USDA May Fortify Additional Food
Folic acid is one of the B vitamins, and it provides your baby-to-be with some important protection. Without adequate intake during the early part of your pregnancy (including the early days when you don’t even know you’re pregnant), your baby could be born with neural tube defects. These can range in degrees of severity, from spinal bifida (which involves the spinal cord) to anencephaly, where the brain of the baby doesn’t form.
Sources of folic acid
Folic acid is found in all prenatal vitamins, both over-the-counter and prescription varieties. Most prenatal vitamins contain at least 400 micrograms of the vitamin, but even if you’re simply trying to conceive, you should shoot for the same amount.
In 1996, the USDA made a recommendation that folic acid supplmentation should begin in enriched breads, cereals, flour and other grain products to help moms-to-be who aren’t planning a pregnancy get the proper amounts.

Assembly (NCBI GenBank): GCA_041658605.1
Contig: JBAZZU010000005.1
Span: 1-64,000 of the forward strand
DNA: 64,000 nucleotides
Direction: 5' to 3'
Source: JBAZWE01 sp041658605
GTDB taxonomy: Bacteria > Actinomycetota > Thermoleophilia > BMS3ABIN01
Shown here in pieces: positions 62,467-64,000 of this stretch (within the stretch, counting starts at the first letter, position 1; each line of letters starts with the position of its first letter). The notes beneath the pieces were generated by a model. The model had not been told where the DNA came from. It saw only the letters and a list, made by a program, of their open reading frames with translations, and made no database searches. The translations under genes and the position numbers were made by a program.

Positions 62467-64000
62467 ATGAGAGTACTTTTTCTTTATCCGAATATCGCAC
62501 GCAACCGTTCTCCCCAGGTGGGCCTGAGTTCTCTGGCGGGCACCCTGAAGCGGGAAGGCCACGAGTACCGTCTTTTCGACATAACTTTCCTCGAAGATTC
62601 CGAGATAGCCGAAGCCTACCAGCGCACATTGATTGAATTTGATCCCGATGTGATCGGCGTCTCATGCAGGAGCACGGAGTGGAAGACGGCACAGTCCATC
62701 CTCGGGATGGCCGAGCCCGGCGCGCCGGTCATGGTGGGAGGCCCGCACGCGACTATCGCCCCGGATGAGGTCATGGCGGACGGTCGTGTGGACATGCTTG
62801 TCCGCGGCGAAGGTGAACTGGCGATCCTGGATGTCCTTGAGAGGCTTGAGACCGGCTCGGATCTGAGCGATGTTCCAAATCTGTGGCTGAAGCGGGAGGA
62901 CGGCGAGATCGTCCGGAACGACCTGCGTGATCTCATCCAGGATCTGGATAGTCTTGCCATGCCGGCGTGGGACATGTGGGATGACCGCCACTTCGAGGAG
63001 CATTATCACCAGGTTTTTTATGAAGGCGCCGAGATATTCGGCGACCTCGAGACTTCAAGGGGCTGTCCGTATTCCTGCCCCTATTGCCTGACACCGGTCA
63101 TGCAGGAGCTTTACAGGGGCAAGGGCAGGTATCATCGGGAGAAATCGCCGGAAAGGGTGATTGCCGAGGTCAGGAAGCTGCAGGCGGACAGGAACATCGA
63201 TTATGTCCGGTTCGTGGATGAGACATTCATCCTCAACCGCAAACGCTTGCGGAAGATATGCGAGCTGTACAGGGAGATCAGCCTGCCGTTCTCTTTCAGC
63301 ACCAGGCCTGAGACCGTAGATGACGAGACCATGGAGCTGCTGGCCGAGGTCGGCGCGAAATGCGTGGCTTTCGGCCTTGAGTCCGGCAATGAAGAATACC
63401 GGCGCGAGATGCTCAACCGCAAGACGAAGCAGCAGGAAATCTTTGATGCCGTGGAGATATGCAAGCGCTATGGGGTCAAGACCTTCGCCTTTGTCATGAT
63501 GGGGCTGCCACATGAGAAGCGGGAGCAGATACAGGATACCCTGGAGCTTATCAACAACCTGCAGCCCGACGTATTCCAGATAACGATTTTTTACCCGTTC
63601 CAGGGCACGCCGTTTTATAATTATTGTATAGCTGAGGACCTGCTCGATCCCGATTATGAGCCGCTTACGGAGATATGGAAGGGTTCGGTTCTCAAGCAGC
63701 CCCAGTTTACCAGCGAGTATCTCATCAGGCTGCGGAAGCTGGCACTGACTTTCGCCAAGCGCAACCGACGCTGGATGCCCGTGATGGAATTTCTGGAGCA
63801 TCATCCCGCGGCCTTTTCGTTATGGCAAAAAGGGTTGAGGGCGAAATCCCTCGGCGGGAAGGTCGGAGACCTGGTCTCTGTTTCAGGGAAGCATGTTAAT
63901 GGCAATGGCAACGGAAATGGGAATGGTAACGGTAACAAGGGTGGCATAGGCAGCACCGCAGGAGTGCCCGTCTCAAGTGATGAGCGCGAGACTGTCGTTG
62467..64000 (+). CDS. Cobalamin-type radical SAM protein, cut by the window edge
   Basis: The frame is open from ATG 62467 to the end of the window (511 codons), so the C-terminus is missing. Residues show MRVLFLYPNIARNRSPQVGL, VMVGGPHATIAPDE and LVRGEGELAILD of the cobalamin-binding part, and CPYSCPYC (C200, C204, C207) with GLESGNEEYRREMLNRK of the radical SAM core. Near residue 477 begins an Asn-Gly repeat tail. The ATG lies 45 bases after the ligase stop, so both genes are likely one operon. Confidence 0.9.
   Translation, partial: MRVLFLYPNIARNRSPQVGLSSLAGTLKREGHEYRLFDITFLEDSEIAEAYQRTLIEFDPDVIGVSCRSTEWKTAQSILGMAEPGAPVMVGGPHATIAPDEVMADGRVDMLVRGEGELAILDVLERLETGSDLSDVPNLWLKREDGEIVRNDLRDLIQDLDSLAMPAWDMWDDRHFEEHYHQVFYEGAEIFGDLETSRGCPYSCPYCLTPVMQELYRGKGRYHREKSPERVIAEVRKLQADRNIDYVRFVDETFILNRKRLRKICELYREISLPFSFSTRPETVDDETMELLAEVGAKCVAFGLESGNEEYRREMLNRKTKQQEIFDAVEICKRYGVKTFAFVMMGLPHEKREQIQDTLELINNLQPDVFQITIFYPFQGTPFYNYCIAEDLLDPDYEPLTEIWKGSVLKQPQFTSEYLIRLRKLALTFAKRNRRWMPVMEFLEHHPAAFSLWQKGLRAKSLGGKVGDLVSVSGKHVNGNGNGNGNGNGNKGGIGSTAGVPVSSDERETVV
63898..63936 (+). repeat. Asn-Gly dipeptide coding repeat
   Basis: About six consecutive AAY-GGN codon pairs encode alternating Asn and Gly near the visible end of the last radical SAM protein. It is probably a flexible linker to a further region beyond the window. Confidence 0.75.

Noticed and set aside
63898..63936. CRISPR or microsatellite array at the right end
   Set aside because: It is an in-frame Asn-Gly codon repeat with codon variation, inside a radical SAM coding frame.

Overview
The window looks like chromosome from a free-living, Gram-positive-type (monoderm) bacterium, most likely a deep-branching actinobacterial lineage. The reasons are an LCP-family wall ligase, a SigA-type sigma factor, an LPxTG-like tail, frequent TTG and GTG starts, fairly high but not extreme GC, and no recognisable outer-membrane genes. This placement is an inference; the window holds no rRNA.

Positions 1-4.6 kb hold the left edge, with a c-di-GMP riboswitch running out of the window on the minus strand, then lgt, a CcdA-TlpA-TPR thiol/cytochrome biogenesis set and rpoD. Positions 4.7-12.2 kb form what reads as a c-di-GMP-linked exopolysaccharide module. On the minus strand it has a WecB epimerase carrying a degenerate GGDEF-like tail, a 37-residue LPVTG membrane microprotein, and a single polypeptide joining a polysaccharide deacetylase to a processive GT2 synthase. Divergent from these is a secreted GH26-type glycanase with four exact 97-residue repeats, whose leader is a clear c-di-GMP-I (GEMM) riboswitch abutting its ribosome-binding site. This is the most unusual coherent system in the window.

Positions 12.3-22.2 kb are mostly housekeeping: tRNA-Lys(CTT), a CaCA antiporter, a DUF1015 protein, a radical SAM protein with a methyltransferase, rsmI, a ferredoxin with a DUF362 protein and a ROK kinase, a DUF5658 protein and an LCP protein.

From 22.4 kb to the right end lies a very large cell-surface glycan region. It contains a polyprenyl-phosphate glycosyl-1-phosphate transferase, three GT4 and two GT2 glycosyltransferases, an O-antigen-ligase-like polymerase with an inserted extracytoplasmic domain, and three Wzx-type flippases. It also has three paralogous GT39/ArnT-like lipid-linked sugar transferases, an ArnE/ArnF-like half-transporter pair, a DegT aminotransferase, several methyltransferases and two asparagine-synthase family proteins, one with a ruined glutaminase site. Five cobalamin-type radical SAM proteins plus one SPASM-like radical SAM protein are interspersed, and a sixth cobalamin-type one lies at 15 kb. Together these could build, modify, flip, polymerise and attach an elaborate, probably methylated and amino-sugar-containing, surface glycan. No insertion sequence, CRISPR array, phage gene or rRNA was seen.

Natural sources include dark, leafy vegetables, such as spinach, turnip greens and asparagus. Legumes are a great source too, particuarly sunflower seeds, dried beans and lentils. Egg yolks, baker’s yeast and liver (if you’re up for it) are excellent sources as well.
New sources of supplementation
The USDA has received a petition from six different agencies to consider fortifying corn masa flour with folic acid. Hispanic women have a folic acid deficiency, and this makes them 20 percent more likely to have a baby with neural tube defects (when compared to a non-Hispanic white mother).
“The AAP strongly encourages the FDA to allow the fortification of corn masa flour so that a greater population of pregnant women and their unborn children can benefit from this critical nutrient,” said American Academy of Pediatrics President Robert W. Block, MD, FAAP in a written statement.
Corn masa flour is a popular staple in Hispanic kitchens, so it’s hoped that this additional fortification will help prevent neural tube defects in these mothers and their little ones.